The Temple of the Warriors in Chichen Itza was built around the year 1200 and it’s one of the most beautiful and well-preserved buildings of this site. Chichen Itza has tens of buildings, but when people think of this site, they always think of The Castle, The Sacred Cenote, The Great Ball Court, and of course, the Temple of the Warriors.
In general, its construction has characteristics similar to the temple Tlahuizcalpantecuhtli, in Tula, capital of the Toltec state; mainly because it was built by the relatively new Mayan-Toltec culture that was born here in Chichen Itza.
The same general concept of the pyramid that supports a great superior sanctuary, the same presence of a Chac Mool in the entrance, the same repetitive ornamentation of Eagles and Jaguars in the steps, the same pillars in the form of a serpent with its head on the ground and mouth open, while his body forms the shaft and the tail rises to support the lintel of the entrance porch. Finally, at the foot of the pyramid, the same type of columns with engravings of warriors.
The Temple of the Warriors of Chichen Itza had been preceded, just like El Castillo, by an earlier construction that was found within the current Temple. The first temple had also a Chac Mool inside, and the vaulted styles used by the Mayans.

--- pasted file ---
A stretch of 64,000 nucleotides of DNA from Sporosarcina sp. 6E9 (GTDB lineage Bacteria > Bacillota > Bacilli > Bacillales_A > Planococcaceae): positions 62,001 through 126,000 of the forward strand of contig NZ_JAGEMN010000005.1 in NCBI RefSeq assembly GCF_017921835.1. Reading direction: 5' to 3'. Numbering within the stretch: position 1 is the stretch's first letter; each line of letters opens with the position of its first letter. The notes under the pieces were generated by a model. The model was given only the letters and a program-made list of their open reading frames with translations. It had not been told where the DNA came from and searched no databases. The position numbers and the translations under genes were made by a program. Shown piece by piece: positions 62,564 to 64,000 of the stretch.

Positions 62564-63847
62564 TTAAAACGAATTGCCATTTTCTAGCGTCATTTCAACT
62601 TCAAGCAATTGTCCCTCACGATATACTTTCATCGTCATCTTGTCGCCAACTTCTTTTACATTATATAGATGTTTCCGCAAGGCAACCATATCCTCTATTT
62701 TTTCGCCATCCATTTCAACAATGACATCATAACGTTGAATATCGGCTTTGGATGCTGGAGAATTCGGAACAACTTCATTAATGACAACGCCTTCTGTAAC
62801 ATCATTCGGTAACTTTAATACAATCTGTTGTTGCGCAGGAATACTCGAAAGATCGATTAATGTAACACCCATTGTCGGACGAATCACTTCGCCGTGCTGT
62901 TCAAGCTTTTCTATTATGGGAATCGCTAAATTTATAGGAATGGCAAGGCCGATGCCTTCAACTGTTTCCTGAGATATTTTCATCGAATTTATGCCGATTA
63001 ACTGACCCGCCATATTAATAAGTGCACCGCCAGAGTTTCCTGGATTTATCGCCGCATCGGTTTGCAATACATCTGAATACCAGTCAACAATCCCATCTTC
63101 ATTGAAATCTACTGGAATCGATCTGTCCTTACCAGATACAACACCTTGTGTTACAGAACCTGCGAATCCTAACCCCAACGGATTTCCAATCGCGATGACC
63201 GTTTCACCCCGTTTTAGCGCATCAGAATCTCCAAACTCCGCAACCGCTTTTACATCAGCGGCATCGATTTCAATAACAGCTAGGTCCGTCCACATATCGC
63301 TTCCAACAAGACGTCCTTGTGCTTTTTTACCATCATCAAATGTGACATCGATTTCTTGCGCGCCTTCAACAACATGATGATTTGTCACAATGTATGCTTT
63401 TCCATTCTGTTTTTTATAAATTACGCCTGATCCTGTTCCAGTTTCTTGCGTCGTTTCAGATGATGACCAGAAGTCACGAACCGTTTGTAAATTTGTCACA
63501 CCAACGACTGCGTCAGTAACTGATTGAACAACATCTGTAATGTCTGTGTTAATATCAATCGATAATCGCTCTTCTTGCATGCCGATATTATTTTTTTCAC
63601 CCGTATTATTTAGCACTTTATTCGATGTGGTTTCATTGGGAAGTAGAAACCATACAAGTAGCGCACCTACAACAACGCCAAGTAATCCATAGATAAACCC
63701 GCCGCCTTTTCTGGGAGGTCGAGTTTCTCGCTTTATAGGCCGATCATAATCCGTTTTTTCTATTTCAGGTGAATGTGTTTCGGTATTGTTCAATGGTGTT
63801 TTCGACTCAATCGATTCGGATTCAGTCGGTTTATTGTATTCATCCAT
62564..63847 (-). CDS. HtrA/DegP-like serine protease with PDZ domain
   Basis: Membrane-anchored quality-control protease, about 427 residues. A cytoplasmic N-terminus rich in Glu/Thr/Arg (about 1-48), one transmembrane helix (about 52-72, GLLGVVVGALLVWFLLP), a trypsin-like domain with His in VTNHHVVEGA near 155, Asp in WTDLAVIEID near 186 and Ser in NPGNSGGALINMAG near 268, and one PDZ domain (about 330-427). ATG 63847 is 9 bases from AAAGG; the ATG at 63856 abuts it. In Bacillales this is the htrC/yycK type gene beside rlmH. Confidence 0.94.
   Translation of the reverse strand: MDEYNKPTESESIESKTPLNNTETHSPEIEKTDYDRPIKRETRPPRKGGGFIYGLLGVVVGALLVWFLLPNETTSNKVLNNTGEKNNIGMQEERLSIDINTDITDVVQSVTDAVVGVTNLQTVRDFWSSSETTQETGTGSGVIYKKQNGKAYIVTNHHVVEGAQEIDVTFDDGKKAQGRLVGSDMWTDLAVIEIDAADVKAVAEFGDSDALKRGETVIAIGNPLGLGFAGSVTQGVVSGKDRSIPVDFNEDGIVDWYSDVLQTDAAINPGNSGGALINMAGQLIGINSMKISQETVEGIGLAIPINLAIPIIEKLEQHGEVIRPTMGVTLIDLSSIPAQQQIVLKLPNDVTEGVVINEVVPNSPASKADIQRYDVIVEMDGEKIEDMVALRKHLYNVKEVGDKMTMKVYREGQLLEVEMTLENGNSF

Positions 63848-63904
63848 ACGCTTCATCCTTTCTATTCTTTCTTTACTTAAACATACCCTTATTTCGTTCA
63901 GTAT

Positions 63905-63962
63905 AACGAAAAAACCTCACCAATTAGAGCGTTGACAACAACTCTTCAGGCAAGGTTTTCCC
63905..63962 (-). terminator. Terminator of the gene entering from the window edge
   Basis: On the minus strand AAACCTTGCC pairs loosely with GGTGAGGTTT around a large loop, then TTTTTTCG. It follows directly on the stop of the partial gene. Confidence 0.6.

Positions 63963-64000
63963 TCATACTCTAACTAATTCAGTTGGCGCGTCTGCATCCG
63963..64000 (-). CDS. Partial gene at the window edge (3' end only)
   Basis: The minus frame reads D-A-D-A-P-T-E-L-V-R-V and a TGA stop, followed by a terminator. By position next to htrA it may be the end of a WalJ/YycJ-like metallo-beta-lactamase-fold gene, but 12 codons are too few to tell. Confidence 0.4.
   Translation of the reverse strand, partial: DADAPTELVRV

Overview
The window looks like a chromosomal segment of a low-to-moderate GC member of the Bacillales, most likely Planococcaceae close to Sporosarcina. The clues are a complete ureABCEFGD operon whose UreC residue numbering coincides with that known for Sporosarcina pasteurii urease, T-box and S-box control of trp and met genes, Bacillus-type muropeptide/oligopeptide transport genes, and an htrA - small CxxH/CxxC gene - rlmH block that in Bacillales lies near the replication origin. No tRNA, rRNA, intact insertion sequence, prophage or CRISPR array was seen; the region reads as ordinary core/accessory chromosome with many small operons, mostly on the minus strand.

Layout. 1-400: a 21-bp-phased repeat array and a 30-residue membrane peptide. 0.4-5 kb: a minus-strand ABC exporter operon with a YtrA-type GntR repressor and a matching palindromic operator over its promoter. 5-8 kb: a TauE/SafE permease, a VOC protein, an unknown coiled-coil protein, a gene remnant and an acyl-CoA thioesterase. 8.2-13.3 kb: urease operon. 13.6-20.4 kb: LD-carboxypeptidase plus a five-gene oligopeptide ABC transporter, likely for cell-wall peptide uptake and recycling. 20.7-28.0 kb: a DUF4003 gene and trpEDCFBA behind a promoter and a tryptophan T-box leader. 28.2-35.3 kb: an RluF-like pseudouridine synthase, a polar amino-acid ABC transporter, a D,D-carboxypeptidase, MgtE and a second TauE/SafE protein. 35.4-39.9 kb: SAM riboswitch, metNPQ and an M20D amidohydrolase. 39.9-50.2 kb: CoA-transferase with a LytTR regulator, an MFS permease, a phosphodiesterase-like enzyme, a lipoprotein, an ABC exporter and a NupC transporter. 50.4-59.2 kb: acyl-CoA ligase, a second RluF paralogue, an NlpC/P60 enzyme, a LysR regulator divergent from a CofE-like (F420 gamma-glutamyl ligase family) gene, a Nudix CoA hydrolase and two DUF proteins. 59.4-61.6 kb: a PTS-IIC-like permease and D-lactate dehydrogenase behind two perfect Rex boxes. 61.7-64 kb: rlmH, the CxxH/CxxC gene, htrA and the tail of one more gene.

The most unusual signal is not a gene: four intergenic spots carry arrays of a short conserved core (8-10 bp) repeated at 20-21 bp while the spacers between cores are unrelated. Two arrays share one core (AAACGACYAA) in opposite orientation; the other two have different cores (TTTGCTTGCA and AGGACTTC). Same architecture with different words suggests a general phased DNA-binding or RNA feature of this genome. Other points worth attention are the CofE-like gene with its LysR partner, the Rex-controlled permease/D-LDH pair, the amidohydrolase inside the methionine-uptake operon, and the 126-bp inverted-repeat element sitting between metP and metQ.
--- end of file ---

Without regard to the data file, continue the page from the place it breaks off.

Physical description of the Temple of the Warriors
This building is composed of a square base that measures about 40 m per side. It has stepped bodies composed of slope and board-cornice decorated with bas-reliefs in which warriors, eagles, and jaguars are seen devouring human hearts.
The stairway faces the west and has reliefs of feathered serpents whose heads protrude. There is a square-shaped temple on the base, 21 m per side, leaving a wide platform in front with pilasters decorated with figures of gods and warriors that used to support roof beams.
The facade of the Temple of the Warriors is composed of a slope and vertical wall, like a frieze interrupted by the main entrance, and decorated on each side by a board with three overlapping Chac masks, one with the effigy of the god Kukulkan emerging from the jaws of a feathered serpent with forked tongue and three other Chac masks in the corner, one above the other and with their curved and protruding noses. Then another smooth frieze between two molded cornices, ending in battlements on the roof, of which nothing remains.
On the platform and in front of the main entrance there is a Chac Mool, that although it was considered a god for a long time, it was rather considered as an intermediary between the Supreme God and men, so he could take the offerings they made.